Unworldly Encounters

Recently, Artistic Directors Liz Nowell and Steve Eland announced that the Australian Experimental Art Foundation (AEAF) and Contemporary Art Centre of South Australia will amalgamate in July 2017. Against this backdrop of aspirational reciprocity we look at AEAF’s ‘Unworldly Encounters’, an intrepid cultural exchange where four Australian and Chinese artists plunged into the heart of one another’s spectacular natural environments and cultures. Shi Jinsong, Cang Xin, Sam Leach and Tony Lloyd journeyed to Arnhem Land, the Kimberley, Beijing and Tibet. On their return each artist reflected on Indigenous traditions and the sublime settings that inspired and challenged them. Leach commented that the trip “created a deep and lasting bond between the participants and has been a wellspring for new work.”

Shi Jinsong, HeiHe (detail)

They all seem to underscore an important but sometimes forgotten concept; we share the earth.
Lloyd’s cinematic and tonal paintings often celebrate the handsome and omnipotent force of a landscape and show our existence as but a part of, not the most important element of the alchemy of Mother Nature. His work The Ocean Floor (2016) addresses the passage of time with a poetic installation of hundreds of seashells draped from the gallery ceiling in the shape of a mountain. The form and material choices allude to the idea that at one time our summits were the sea floor; transformed over millions of years as the sedimentary rock formed from marine fossils was lifted up by the collision of tectonic plates.

Leach’s large-scale paintings and sculptural installations combine formalist figuration and modernist abstraction. The artist’s focus on the duality of subjectivity and objectivity extends itself across a few areas; the intersection of art and science, what is metaphorical and the empirical, and a biological curiosity as well as empathetic relationship to animals and the natural world. For Sky Burial (2016) he has recreated a granite block similar to the tool used for breaking the bones of a corpse in the Tibetan tradition. Leach explained “our writer, Ashley Crawford, nearly died on these mountains: firstly from complications arising from the altitude and later by being nearly crushed in a rock fall during his emergency medical evacuation. During his few periods of lucidity in that episode, he specifically requested to be given a sky burial.”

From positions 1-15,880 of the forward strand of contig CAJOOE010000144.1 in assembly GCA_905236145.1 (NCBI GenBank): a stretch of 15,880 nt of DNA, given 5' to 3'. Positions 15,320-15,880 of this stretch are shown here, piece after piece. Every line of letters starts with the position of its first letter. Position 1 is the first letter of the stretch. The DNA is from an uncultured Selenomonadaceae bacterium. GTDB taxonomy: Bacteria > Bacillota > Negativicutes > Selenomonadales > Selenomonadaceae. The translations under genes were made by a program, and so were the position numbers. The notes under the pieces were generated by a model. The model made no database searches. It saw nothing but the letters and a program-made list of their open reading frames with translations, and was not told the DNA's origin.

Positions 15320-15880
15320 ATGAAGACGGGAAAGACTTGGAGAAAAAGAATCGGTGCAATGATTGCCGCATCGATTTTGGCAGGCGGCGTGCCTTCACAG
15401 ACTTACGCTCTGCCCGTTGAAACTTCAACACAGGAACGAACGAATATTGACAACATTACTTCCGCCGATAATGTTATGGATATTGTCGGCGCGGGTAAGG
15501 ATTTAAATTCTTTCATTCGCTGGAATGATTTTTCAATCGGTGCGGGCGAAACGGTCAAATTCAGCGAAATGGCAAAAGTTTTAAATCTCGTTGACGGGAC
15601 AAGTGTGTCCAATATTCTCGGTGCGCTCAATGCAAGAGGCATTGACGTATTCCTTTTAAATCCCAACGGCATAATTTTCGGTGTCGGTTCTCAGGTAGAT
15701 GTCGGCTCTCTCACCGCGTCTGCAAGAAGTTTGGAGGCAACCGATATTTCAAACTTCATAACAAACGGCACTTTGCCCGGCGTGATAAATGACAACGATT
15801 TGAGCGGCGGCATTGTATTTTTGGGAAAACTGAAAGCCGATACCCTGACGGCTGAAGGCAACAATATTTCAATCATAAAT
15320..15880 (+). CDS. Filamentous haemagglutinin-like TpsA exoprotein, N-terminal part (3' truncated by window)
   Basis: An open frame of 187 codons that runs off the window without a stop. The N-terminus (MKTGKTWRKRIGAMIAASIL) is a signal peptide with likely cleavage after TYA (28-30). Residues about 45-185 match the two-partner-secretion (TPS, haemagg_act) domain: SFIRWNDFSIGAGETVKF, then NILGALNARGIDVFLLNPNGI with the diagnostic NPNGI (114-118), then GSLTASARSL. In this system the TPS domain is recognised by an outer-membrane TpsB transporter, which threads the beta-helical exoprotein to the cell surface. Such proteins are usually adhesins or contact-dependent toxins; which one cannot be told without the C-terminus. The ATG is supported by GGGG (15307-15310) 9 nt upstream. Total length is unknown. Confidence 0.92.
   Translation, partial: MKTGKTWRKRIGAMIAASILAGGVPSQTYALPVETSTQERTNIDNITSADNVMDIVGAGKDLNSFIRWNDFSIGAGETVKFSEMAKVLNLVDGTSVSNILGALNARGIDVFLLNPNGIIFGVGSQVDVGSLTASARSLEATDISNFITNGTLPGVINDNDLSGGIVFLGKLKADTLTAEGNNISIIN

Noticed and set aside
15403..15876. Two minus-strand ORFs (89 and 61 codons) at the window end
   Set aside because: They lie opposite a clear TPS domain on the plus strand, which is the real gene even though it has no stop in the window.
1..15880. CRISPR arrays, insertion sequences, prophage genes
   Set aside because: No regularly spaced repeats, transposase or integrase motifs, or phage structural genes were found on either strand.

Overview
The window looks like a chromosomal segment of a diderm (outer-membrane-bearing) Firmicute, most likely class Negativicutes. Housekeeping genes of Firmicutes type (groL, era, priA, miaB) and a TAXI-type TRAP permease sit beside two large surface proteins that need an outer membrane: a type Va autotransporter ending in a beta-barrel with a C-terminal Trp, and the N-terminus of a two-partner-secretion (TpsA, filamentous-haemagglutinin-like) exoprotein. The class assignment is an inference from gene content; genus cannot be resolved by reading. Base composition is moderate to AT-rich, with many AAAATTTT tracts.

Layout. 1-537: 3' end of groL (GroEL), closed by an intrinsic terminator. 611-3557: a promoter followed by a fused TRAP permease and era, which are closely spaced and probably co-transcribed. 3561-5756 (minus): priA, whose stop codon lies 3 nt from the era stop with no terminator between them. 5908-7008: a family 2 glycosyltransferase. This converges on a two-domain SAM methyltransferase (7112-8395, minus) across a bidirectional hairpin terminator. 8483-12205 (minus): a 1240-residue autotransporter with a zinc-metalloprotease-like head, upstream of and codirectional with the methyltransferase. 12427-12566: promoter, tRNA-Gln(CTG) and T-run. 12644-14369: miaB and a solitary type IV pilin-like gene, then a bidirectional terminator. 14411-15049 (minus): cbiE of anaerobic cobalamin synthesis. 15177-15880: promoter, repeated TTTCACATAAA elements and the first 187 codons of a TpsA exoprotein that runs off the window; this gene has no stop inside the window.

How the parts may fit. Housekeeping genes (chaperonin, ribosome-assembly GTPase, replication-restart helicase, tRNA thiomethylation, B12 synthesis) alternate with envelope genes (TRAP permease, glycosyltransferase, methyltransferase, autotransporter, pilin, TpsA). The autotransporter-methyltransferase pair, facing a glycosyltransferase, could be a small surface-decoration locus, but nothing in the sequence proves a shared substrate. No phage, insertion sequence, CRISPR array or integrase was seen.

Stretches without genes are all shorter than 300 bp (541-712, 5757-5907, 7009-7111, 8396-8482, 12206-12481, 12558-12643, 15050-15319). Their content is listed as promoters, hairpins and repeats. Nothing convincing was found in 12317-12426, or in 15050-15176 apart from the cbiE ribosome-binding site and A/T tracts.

Cang Xin, Ice Fire Day

Mongolian artist, Xin, performs ritualistic acts often involving natural matter, to emphasise that all life is connected by a cyclical soul that moves from one form to the next. He uses his body to enact the transmigration. Both Xin and Jinsong will debut new work after they complete a residency in the Flinders Ranges in the lead up to the exhibition. Xin’s approach sits within the Chinese avant-garde history of endurance performance practice, he has sat in snow, licked a cockroach and swapped clothes with strangers. Jingsong previously focused on challenging our perception of the items we use everyday, personifying them as dangerous and even predatory. Using metal spikes, blades and machine-like parts he assembles the sinister cousins of benign consumer goods, by subverting items we use day to day he suggests that adult life necessitates heavy artillery and that partaking in pop-culture is submissive and mind-numbing.

The collective were all chosen because of a pre-existing connection to land, science and a curious and questioning approach to their practice, as Lloyd said “We witnessed how cultures deal with death and we saw life flourish in extreme environments. We could not speak each other’s languages, nevertheless we communicated and understood through our shared experience.”

Australian Experimental Art Foundation
9 September to 15 October, 2016
South Australia


Shi Jinsong, HeiHe (detail), 2012, charcoal, dimensions variable
Cang Xin, Ice Fire Day, 2003, photo, 120 x 120cm

Courtesy the artists and Australian Experimental Art Foundation, South Australia